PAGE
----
Slavic folk belief holds that the world organises itself according to an oppositional and yet complementary cosmic duality through which the supreme God, Rod, expresses itself, represented by Belobog ("White God") and Chernobog ("Black God"), collectively representing heavenly-masculine and earthly-feminine deities, or waxing light and waning light gods, respectively. All bright male gods, especially those whose name has the attributive suffix -vit, "lord", are epithets, denoting aspects or phases in the year of the masculine radiating force, personified by Perun (the "Thunder" and "Oak"). Veles, as the etymology of his name highlights, is instead the god of poetic inspiration and sight. The underpinning Mokosh ("Moist"), the great goddess of the earth, has always been the focus of a strong popular devotion, and is still worshipped by many Slavs, chiefly Russians.Source

Slavic godsEdit

Baba Yaga
Chernobog


NewUI Pantheon Voodoo.png Voodoo pantheonEdit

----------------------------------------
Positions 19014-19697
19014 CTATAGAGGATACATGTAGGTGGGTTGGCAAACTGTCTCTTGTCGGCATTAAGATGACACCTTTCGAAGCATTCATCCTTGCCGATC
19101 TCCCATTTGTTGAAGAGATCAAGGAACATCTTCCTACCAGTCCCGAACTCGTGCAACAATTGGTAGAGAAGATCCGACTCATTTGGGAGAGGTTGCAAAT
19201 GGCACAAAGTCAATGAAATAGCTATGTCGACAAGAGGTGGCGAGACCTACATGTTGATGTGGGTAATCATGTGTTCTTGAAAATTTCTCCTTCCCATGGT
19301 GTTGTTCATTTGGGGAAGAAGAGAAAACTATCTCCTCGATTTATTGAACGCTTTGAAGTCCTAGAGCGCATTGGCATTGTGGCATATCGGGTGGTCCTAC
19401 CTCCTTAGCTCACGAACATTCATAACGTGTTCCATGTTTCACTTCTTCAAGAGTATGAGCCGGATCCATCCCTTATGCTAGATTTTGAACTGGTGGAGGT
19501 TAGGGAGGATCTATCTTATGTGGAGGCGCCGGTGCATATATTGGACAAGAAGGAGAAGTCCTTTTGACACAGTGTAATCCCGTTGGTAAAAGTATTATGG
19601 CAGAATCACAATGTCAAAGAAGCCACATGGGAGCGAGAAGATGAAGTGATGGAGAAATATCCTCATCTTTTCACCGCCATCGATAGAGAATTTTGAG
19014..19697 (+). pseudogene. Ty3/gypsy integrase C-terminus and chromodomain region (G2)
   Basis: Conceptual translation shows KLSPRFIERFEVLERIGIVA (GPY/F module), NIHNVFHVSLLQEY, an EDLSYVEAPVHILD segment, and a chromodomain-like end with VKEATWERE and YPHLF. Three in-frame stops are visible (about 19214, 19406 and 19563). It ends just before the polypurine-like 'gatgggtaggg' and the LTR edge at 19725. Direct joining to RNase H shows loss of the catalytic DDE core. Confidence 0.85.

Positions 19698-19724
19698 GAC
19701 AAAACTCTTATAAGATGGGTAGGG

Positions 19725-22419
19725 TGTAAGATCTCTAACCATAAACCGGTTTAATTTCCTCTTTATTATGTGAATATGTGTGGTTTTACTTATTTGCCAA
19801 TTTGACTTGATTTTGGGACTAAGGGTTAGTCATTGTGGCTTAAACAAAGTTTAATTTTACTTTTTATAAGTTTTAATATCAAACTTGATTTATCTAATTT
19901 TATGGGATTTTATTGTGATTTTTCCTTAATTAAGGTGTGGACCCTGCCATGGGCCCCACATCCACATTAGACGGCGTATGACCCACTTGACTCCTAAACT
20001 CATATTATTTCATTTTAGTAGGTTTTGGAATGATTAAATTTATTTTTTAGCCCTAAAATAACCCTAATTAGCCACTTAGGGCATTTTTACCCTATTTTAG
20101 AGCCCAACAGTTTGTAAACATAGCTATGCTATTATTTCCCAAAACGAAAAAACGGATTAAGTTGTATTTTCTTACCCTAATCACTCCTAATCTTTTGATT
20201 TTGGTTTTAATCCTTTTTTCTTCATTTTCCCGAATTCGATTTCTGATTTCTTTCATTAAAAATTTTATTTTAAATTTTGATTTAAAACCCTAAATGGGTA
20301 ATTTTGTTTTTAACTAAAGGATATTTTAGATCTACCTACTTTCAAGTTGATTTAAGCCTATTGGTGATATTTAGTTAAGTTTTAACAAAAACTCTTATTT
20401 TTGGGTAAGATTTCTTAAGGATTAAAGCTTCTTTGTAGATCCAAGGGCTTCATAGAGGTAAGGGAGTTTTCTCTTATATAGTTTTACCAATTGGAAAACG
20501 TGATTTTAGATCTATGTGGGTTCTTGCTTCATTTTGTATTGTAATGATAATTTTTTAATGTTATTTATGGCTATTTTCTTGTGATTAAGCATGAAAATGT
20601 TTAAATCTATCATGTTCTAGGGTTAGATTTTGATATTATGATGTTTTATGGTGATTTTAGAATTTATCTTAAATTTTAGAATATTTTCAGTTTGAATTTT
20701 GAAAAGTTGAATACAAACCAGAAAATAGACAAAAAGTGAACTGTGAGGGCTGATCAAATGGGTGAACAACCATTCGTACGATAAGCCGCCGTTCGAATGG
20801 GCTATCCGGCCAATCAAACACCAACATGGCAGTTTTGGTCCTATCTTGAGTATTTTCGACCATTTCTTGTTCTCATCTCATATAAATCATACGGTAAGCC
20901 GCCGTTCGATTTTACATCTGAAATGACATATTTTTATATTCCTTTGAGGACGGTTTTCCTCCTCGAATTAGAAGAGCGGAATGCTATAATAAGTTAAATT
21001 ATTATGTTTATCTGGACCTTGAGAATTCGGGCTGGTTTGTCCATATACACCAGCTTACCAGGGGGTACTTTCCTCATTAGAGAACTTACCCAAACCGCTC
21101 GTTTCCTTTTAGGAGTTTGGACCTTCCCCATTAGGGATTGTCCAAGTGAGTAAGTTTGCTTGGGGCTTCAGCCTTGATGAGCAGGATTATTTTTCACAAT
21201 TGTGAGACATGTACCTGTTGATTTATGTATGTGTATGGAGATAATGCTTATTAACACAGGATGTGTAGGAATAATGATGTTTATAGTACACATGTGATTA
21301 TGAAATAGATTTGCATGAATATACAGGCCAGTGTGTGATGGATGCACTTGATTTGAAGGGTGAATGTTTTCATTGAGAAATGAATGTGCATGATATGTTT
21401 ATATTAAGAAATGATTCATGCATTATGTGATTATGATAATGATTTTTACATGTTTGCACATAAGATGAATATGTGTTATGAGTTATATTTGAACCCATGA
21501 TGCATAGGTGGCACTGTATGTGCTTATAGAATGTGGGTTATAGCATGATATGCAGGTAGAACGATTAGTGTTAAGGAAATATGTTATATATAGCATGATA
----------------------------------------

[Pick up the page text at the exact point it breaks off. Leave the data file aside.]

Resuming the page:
Vodouists believe in a distant and unknowable Supreme Creator, Bondye ("Good God"). Bondye does not intercede in human affairs, and thus they direct their worship toward spirits subservient to Bondye, called loa. Every loa is responsible for a particular aspect of life, with the dynamic and changing personalities of each loa reflecting the many possibilities inherent to the aspects over which they preside. The most notable loa include Papa Legba (guardian of the crossroads), Erzulie Freda (the spirit of love), Simbi (the spirit of rain and magicians), Kouzin Zaka (the spirit of agriculture), and The Marasa, divine twins considered to be the first children of Bondye. To navigate daily life, vodouists cultivate personal relationships with the loa through the presentation of offerings, the creation of personal altars and devotional objects, and participation in elaborate ceremonies of music, dance, and spirit possession.Source